Monday, November 21, 2005

Hatred blinds U.S. to truth

TorontoSun.com - Toronto And GTA - Hatred blinds U.S. to truth: Journalist

If we stop trying to figure out the other side, we've given up. The person on the other side is not evil -- they just have a different perspective.


So says journalist Chris Matthews. Oh? And what is the principal difference between saying that the "person on the other side" (is this his euphamism for "enemy," or what?) has a "different perspective" rather than saying "evil"? I mean, by saying that the "other side" is evil, doesn't that presuppose an understanding of evil ergo an understanding of the "other side"? Ah. Mr. Matthews must not believe in such categories. How subtle of him -- as subtle as mold on bread.

Saturday, November 12, 2005

The Wiser Way

Inside the Vatican has this interview with Cardinal Francis Arinze, Prefect of the Congregation for Divine Worship. Of late, Cardinal Arinze has made comments tending to discourage those praying for a more generous dispensation for the traditional Mass. In this interview, he backpedals just a bit:


ARINZE: To begin with, it is not within the competence of this Congregation to handle requests for the Mass of the Tridentine rite. The Holy Father has set up a special commission known as the Ecclesia Dei commission and it looks into that for groups that want it.

It is the Ecclesia Dei commission that examines that, Cardinal Castrillón Hoyos is the President of that Commission. If there are any suggestions along those lines, he would bring them to the Holy Father.

Priests and bishops have to ask themselves when some of our Catholics are asking for the Tridentine Mass, could it be that we should examine how we celebrate Mass? Could it be that they have seen many abuses? And they are sick and tired, and therefore they say, "Look, we have had enough of this. Let’s go back to how it was 50 years ago." Could it be?

Unfortunately, what some don't know is that even when there was the Tridentine Mass there were abuses. Many Catholics did not know, because they did not know Latin! So when the priest garbled the words, they were not aware of this.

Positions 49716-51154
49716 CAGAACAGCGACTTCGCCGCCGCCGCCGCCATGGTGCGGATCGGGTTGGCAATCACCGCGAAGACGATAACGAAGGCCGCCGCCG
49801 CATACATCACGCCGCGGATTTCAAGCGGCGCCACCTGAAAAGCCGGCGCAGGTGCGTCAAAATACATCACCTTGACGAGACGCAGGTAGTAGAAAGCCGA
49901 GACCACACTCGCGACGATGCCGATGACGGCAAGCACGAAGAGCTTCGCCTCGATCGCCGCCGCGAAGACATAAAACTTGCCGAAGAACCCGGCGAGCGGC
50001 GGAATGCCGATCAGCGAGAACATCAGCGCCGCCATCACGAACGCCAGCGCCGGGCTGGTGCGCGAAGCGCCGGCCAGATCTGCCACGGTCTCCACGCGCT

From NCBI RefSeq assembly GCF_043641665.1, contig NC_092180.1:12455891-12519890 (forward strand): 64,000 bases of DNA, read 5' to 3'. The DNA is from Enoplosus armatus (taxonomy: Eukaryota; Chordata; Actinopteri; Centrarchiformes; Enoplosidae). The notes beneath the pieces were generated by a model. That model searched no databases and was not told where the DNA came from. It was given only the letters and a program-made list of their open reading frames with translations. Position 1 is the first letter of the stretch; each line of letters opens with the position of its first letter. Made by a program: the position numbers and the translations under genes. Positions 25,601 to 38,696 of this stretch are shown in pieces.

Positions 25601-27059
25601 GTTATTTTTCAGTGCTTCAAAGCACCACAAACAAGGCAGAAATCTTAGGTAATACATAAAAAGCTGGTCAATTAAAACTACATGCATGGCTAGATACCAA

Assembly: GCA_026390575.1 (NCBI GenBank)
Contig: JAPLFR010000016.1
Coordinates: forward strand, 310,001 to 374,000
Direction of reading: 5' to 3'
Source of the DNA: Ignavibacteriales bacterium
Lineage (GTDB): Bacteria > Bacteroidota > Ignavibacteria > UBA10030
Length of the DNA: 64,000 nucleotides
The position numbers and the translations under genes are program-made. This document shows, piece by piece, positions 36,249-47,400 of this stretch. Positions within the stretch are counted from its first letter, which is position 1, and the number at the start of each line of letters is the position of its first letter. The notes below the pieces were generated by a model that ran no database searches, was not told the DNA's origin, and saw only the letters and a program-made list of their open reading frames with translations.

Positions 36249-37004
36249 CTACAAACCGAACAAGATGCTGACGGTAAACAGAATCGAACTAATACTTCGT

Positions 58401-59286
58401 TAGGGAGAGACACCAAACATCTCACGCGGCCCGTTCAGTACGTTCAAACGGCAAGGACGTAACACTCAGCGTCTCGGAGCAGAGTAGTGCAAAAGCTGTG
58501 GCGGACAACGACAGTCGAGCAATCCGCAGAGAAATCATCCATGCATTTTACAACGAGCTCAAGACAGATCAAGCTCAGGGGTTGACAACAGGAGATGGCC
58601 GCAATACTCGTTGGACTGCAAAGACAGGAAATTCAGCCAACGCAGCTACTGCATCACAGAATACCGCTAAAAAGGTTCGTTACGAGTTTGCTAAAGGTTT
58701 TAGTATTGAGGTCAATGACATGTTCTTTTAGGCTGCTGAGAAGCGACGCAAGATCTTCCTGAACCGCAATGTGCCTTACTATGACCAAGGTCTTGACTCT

Hmm. Cold comfort, that. With all due respect, the Cardinal does not appear to have come to grips with the issues meditated by the recent episcopal synod. When asked about the controversy over denying 'pro-choice' politicians Holy Communion, quoth he,


My reply, "Do you really need a cardinal from the Vatican to answer that question?" Can a child having made his First Communion not answer that question? Is it really so complicated? The child will give the correct answer immediately, unless he is conditioned by political correctness. It is a pity, cardinals have to be asked such questions.


Well, now. When asked about deficiencies in the Church's liturgy, such as the utter lack of Gregorian chant throughout the United States, he was less direct:


ARINZE: For music in the liturgy, we should start by saying that Gregorian music is the Church's precious heritage. It should stay. It should not be banished. If therefore in a particular diocese or country, no one hears Gregorian music anymore, then somebody has made a mistake somewhere.

But, the Church is not saying that everything should be Gregorian music. There is room for music which respects that language, that culture, that people. There is room for that too, and the present books say that is a matter for the Bishops Conference, because it generally goes beyond the boundaries of one diocese.

. . .

The judgment would be left to the bishops of the area. It is wiser that way.


It is wiser to leave these things to men who know less than "a child having made his First Communion"?

One thing in this interview heartened me. When asked about the possibility of "tougher action", Cardinal Arinze did not deny that any is on the way. Instead, he replied, "Many people would want it. Obviously, there are some major areas the Holy Father decides."